Piennolo tomatoes are typical of the Vesuvius area of the Campania region, awarded DOP certification (Protected Denomination of Origin)..
There are several characteristics that make is so sought-after: an oval shape gently elongated into a heart, a very thick skin, compact flesh with little juice dried by the sun and of a deep red colour. Their intense flavour is sugary tending towards sour, due to the high concentration of sugars and mineral salts they contain.
Their uniqueness is derived from the earth on which they ripen: they grow in the area surrounding Mount Vesuvius, on stratified land created by lava flow millions of years ago.
Their unusual and unique name relates to an ancient custom, according to which peasant farmers tied the tomatoes to a piece of thick twine, creating a ‘piennolo’, that is a ‘pendulum’, or a bunch of tomatoes hanging in a vertical position.
These tomatoes form the basis of cooking in the Campania region, and are valued and purchased throughout Italy. Indeed, still today, on summer days in Naples, it is possible to spot these tomatoes on people’s balconies, hanging to dry in bunches from a metal hook.
Piennolo Tomatoes: from the earth to your table.
Piennolo tomatoes are synonymous with Mount Vesuvius. There are witness accounts of their cultivation dating right back to 1858!
They are grown at high altitude, on land that is difficult to reach and with only restricted space available. This is the main reason behind their value, which is higher than that of other tomatoes on the market. And this is also the reason why, despite many attempts to imitate them, Piennolo tomatoes remain unequalled.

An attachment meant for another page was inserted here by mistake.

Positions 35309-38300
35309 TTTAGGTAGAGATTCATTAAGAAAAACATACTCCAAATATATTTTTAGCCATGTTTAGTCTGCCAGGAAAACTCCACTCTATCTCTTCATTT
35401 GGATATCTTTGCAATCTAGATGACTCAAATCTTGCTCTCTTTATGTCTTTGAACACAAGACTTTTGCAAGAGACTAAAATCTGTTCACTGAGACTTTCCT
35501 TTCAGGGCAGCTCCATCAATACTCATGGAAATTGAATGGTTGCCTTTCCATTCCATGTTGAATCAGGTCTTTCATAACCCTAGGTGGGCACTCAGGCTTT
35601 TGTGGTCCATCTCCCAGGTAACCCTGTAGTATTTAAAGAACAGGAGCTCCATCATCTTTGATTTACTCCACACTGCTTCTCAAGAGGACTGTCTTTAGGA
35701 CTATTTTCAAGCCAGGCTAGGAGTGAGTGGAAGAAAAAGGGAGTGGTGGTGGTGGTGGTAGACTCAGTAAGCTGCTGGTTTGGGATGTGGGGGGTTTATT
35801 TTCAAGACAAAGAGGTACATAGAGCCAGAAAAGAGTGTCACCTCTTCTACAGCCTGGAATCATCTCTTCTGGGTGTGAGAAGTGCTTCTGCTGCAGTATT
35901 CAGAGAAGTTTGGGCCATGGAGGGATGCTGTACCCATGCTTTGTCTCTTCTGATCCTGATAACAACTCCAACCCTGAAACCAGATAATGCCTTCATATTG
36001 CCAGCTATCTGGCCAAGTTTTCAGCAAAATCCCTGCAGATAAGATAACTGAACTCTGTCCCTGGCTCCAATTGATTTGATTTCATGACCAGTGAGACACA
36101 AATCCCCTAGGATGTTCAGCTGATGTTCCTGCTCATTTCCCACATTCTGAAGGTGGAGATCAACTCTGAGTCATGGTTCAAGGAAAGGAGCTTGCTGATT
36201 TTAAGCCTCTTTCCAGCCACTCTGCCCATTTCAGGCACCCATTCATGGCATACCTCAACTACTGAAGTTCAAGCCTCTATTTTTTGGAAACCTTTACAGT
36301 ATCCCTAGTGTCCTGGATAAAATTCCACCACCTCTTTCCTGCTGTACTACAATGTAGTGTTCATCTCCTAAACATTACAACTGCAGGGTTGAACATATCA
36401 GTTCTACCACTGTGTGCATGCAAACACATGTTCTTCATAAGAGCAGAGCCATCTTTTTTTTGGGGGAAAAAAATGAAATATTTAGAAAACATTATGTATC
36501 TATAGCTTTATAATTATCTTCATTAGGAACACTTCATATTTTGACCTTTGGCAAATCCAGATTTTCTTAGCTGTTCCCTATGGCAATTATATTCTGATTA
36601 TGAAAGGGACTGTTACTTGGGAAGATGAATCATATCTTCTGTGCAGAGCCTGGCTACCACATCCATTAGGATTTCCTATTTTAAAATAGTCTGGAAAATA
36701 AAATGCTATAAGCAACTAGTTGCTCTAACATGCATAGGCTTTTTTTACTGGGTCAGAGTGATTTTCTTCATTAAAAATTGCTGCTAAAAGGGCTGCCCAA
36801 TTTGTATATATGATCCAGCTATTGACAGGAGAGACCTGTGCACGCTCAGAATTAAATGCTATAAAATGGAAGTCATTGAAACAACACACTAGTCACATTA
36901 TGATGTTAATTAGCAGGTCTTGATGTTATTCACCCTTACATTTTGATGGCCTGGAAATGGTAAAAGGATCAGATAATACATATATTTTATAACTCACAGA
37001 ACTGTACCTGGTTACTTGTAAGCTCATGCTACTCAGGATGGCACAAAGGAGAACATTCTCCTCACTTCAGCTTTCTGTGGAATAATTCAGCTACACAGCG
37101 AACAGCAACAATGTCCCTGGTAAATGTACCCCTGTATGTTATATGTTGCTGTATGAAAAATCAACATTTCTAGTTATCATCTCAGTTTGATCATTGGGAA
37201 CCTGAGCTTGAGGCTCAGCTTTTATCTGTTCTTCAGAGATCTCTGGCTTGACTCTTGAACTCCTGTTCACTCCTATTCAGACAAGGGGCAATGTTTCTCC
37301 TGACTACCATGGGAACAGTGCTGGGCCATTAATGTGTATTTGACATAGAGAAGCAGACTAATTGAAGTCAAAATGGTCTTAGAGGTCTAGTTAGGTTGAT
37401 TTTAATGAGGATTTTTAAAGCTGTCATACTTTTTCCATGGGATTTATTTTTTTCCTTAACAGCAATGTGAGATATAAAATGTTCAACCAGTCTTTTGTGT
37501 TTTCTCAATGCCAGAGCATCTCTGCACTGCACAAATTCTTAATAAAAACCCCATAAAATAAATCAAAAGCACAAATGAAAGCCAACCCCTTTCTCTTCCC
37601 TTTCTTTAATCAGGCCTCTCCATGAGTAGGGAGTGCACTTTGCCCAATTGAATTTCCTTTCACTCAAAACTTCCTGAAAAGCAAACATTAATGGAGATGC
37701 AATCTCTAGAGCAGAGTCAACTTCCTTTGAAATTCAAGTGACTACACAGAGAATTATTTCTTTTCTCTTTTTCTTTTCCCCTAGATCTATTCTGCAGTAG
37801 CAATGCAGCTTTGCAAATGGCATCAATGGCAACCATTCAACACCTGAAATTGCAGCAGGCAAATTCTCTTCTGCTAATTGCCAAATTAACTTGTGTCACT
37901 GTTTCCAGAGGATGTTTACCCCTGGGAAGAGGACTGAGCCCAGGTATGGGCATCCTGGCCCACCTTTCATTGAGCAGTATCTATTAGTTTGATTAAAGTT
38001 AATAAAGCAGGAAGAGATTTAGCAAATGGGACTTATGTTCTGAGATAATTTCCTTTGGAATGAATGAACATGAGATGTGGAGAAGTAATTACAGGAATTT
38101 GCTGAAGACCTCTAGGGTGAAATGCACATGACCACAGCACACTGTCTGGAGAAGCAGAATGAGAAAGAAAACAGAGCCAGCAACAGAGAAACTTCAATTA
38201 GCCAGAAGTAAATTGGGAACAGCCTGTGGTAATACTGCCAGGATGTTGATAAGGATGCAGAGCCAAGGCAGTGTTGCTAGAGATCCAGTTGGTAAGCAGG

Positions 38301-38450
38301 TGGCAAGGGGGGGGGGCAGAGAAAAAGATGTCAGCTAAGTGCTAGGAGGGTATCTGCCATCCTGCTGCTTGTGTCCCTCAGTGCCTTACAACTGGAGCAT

This same land on Vesuvius also guarantees intense and constant sunlight, which is fundamental to the growth of the Piennolo tomato.
Once they have been harvested, the tomatoes can be eaten immediately or preserved in order to use them at any time throughout the year: thus they can be found on vegetable stalls, hung out to dry. And this is how they are preferred by those with a taste for strong, intense flavours; indeed, as the months go by, their fragrance and flavour increase in intensity.
Piennolo tomato: how to use them in Cooking.
There are a great many recipes in which you can use Piennolo tomatoes. Thanks to their refined flavour, they can be used to enrich a wide variety of dishes, adding a touch of class and unrivalled flavour.
Piennolo tomatoes really come into their own when used in a typical summer dish, such as Linguine with fresh tomato and basil, perfect for really getting a taste of their freshness.
And there are a great many Campania regional dishes whose flavour depends on Piennolo tomatoes: first of all, Pizza Napoletana, in its simplest forms (pizza margherita, pizza with Cetara anchovies, oregano, basil, Gaeta olives, Piennolo tomatoes, vegetarian pizza); followed by both fish and meat-based pasta dishes, such as Scialatielli with sausage, basil and Piennolo tomatoes or Tagliatelle with clams and Piennolo cherry tomatoes and Mezze penne with courgette flowers and Piennolo tomatoes.
An interesting fact: Piennolo tomatoes are also used in desserts, such as Vesuvius Millefeuille with Piennolo cherry tomatoes and Sfusato lemon!
At the Grano, we know how much of a difference this one ingredient can make and we have come up with our own unique recipe: Fettuccine with baccalà and Piennolo tomatoes…